Reviews are in for Bryan Adams-scored ‘Pretty Woman: The Musical’

Pop Goes The News – The first Broadway musical with songs by Canadian hitmakers Bryan Adams and Jim Vallance opened Thursday – and the reviews are mixed.

Pretty Woman: The Musical is based, of course, on the 1990 film starring Richard Gere as a rich businessman and Julia Roberts as a prostitute.

“It’s the same old icky story,” opined Joe Dziemianowicz in his two-star review in the New York Post. “Seriously: Why would anyone revisit such a funky fable, especially in the #MeToo age?”

He described the score by Adams and Vallance as “pleasant” and “all soft rock and smooth grooves” but complained that “earworms are in short supply.”

In the New York Stage Review, David Finkle said Adams and Vallance don’t “burst on the scene” with their first Broadway score. “They peek through,” he wrote.

“The songs, where off rhymes proliferate like mosquitoes in summer, do remain serviceable.”

David Cote of The Village Voice criticized Adams and Vallance for coming up with a score that only “slenderly … connects to characters and situations.” He called some of the 16 songs “uninspired, as telegraphed by their bromidic titles.”

Cote wrote: “I can’t emphasize how mediocre these airbrushed ditties are, cranked out by a pair of Canadians who spent decades simulating teen longing for three-minute bursts. It’s Velveeta Rock, and, crammed into a Broadway format, it doesn’t add up to a musical so much as a play in which characters periodically break into Bryan Adams’s back catalog. When people sing in a show, they’re supposed to get more interesting, not less.”

Referring to one song in the show, Cote said: “Febreze called; they want their jingle back.”

Chris Nashawaty at EW found the songs by Adams and Vallance “uninspired, a little cheesy and lifeless — try as they might to rev them up with Bon Jovi-esque guitar power chords.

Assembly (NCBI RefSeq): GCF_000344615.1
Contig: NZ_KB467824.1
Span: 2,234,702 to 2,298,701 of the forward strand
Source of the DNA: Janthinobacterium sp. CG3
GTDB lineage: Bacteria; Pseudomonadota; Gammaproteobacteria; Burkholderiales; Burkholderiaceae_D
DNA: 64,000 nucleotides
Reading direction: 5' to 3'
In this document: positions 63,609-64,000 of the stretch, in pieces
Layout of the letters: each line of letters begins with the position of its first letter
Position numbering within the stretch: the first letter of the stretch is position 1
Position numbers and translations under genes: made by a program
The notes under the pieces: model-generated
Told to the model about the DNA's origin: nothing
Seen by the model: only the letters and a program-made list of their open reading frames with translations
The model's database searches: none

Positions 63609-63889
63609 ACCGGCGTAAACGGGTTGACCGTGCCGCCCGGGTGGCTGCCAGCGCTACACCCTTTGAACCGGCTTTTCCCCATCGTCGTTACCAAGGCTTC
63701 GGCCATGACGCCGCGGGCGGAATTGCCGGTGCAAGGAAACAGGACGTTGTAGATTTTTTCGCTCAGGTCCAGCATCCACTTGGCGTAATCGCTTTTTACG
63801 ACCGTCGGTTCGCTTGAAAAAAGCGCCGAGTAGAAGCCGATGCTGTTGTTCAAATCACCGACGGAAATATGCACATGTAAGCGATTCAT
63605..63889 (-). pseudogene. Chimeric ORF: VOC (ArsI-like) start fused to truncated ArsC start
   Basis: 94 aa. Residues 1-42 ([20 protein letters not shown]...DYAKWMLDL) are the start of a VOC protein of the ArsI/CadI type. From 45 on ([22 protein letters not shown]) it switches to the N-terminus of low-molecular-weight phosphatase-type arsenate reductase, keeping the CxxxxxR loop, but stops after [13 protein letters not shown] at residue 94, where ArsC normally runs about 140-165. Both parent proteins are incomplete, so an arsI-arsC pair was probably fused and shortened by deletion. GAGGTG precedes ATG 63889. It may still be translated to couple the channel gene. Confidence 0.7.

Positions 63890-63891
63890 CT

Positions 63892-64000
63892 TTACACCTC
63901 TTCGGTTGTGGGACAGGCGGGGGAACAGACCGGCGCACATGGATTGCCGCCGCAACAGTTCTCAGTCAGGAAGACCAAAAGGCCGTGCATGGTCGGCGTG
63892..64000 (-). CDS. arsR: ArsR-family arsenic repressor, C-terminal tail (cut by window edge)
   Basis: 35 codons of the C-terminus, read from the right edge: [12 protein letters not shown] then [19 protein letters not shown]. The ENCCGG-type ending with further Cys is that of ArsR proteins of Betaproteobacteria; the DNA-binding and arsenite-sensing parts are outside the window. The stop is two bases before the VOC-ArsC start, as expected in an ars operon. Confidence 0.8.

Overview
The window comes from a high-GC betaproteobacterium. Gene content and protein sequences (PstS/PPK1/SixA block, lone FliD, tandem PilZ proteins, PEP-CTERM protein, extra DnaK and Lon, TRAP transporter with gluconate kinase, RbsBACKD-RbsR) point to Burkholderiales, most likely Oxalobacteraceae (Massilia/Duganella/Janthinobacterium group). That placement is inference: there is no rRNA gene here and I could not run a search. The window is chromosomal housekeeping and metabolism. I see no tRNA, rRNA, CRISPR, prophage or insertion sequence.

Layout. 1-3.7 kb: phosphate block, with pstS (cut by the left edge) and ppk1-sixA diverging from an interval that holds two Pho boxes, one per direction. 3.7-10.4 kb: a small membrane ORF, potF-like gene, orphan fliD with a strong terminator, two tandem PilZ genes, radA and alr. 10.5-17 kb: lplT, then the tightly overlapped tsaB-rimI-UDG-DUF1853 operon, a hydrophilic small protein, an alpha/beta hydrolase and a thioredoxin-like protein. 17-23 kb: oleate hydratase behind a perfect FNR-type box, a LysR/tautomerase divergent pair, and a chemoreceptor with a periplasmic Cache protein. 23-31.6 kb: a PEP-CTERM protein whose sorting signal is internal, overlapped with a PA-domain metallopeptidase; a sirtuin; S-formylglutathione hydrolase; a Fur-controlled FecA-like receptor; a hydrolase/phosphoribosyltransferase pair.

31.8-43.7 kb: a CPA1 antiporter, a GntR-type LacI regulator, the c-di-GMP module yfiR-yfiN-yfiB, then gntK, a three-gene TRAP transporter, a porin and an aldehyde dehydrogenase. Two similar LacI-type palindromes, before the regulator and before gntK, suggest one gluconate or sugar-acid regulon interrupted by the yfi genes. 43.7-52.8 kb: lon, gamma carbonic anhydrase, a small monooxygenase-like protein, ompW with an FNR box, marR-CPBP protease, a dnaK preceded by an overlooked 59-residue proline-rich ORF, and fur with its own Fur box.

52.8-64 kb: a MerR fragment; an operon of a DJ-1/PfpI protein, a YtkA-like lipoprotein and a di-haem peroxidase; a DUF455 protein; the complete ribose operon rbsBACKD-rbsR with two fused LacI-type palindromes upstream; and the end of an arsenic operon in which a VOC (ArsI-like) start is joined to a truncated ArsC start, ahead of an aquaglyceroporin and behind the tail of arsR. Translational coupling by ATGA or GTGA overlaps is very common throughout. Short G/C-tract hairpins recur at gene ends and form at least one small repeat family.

“The lyrics can be downright lazy. For the record, any song that contains the line ‘For the first time I can see…’ should be banned from Broadway from this moment into perpetuity.”

At The New York Times, critic Ben Brantley said Pretty Woman: The Musical “lowers the already ground-scraping bar for literal-minded adaptations of film to stage.”

He added: “The score’s many, country-tinged power ballads bring to mind B-sides of Top 40 hits from the 1980s, the era in which Mr. Adams became a rock star.”

Bob Verini at Variety noted: “The country-tinged pop numbers consistently announce each singer’s subtext. Though the lyrics teem with cliche, the cast gives its all to sell them.”

At Time Out, Adam Feldman called Pretty Woman: The Musical “mostly just a dutiful replica of the movie, except when it stops to accommodate new songs, by period rocker Bryan Adams and his writing partner Jim Vallance, that raise the eternal question: Tell me, have you ever really, really, really ever bought a woman?”

He said that given the show’s subject matter, it might have been a good idea to hire a female songwriter – “or at least someone with experience in musical theater.”

Feldman opined: “Adams and Vallance’s music does its job, but has a Broadway show ever had lyrics so utterly, almost senselessly generic? … Not only do the songs fail to heighten key moments; they grind those moments into mush.”

And David Rooney, reviewing Pretty Woman: The Musical in The Hollywood Reporter, declared that the show’s songs “could easily pass for vintage FM-radio pop-rock singles.”

He added: “Most of the songs … are tunefully easy on the ear and skillful enough at exploring the characters’ feelings.”

Writing in Broadway News, Charles Isherwood allowed that the show “does have some moments of mildly transporting musical pleasure” but noted that the lyrics “feel like a thick thesaurus of banalities.”

He added: “Most of the score feels either bland and repetitive, or filler.”

Pretty Woman: The Musical is set to run at the Nederlander Theater in New York City until Feb. 6.